4 Horror Archetypes That Work in Any Genre

by John Bucher (@johnkbucher)

Unless you work in the genre, screenwriters often ignore horror films. This can be to our own demise, as there are many powerful themes, tropes, and archetypes used in these films that transcend stories of horror and suspense. Here are some of the archetypes found in horror scripts that can be used in any story regardless of genre.



Screenwriting gurus have long recommended having a “ghost” that haunts your protagonist. The “ghost” is a person or event in the protagonist’s past that still causes them trouble. Sometimes, this will be a very external experience for your character, such as when a person from their past shows up unexpectedly. The look on Viggo Mortensen’s face is unforgettable when shady figures from his past emerge to haunt his present circumstances in A History of Violence. An unexpected sexual tryst with James Marsden haunts Jack Black’s character in the recently released The D Train.

Other times, the “ghost” only haunts the protagonist internally. We are only aware of their presence through a brief flashback or line of dialogue. Ray Charles’s character in Ray is plagued with guilt throughout the film by the childhood death of his brother. Saving Mr. Banks, Stand By Me, Ordinary People, Patch Adams, and Good Will Hunting all utilize this archetype in their stories.



An excellent way to maintain ongoing conflict in your story is to create a “monster” that the protagonist must occasionally battle, be hunted by, or run from. Monsters in stories can take on many forms and don’t necessarily serve as the antagonist in the script.

The shark is the “monster” in Jaws, but not the true antagonist. God serves as the “monster” in Time Bandits. In Birdman, the character by the same name serves as both a “monster” and a “ghost,” plaguing Michael Keaton. While there is a specific character serving as the antagonist in Selma, the police act collectively as a “monster” facing down MLK.



A vampire is a character that sucks the life force or potential from the protagonist – sometimes in a malicious fashion and sometimes unintentionally. They might be the good-natured friends that keep our main character from being all they can be – as in Good Will Hunting. Or they might be the husband sucking his wife’s talent and taking credit for her work – as in Big Eyes.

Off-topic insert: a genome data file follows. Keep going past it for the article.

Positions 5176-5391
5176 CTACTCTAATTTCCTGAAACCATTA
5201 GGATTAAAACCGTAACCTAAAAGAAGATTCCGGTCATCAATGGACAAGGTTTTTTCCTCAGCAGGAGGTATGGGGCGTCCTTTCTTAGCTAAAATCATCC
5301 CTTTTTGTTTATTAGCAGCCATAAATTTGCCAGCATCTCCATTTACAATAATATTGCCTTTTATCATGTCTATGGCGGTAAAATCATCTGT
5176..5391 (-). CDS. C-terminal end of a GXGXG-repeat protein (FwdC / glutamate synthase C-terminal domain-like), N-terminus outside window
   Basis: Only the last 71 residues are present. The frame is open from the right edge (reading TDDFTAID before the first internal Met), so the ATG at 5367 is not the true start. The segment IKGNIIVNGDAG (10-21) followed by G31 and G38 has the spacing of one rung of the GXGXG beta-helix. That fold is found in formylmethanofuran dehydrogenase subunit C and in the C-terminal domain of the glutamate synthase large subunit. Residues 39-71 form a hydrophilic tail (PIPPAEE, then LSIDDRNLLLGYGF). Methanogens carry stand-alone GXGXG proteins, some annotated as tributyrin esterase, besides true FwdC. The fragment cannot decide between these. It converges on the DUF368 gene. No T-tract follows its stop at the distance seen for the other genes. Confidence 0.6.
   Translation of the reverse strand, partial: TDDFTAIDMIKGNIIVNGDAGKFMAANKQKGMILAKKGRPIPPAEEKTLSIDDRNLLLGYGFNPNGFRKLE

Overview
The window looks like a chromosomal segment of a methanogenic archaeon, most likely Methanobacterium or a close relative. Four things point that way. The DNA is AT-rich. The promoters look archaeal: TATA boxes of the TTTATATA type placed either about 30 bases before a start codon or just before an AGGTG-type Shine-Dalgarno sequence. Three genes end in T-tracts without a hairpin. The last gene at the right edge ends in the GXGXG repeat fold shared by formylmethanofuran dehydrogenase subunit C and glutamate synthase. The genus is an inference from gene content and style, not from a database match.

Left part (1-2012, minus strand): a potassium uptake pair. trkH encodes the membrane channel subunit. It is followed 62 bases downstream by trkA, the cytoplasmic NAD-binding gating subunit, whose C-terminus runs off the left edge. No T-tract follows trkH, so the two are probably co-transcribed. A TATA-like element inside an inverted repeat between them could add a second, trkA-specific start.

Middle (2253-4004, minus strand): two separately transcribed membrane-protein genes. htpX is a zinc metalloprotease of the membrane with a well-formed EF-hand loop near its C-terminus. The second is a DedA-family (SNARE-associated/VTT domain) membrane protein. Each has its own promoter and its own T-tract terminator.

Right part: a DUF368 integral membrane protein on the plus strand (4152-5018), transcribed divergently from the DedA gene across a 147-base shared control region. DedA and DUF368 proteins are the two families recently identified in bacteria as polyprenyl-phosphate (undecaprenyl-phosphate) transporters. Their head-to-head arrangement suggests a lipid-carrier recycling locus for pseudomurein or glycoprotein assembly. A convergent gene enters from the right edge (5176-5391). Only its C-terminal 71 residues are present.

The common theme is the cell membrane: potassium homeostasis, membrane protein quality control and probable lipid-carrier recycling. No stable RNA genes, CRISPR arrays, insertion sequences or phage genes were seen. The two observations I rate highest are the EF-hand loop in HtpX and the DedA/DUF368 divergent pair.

Kathy Bates plays a classic “vampire” to Adam Sandler’s Bobby Boucher in The Waterboy. In Cinderella, the protagonist’s stepmother and wicked stepsisters continually suck life and opportunity away from her. In most cases, our main character must either stand up to the “vampire” or flee from them by the story’s end.



Frankenstein was, of course, known for striking fear in the hearts of those around him, but actually not being innately harmful at all. In a classic scene from cinema, we remember a little girl with a flower taming this “savage beast.” In To Kill A Mockingbird, Boo Radley is a “Frankenstein” that everyone in the neighborhood is afraid of. In the end, he rescues Scout from harm and is known as a protector of those around him. The point of the “Frankenstein” archetype is to reveal shortcomings in the protagonist or the society they live in, not shortcomings in the “Frankenstein.” We see that our main character actually had no reason to be afraid and we are reminded that there are people and things in our own lives that we live in fear of – without good reason.

We see “Frankensteins” present in The Wizard of Oz (The Cowardly Lion and The Wizard), The Goonies (Sloth), Monsters Inc. (Boo), and Sling Blade (Karl Childers). We even see a subtle version of this “Frankenstein” scenario in Ex Machina in the interaction between Caleb and Ava. In many stories, the “Frankenstein” will either have their true nature revealed, be destroyed by those who live in fear of them, or become the destroyer themselves.


John Bucher is a writer, speaker, and story consultant based out of Los Angeles. He is the author of several books including The Inside Out Story and the upcoming Secrets of Short Visual Storytelling. He has written for entities ranging from HBO to International Ambassadors. He teaches at The LA Film Studies Center and has conducted story seminars on five continents. He can be reached on Twitter @johnkbucher and through his blog, welcometothesideshow.org.

One thought on “4 Horror Archetypes That Work in Any Genre

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  1. Just saw Ex Machina and realized that it is a Frankenstein story from your article! I love horror because I think it’s a “pure” form of film ever since seeing Psycho. Seems the simplest concepts work when put in the hands of a brilliant screenwriter and director. Thanks for the great article!

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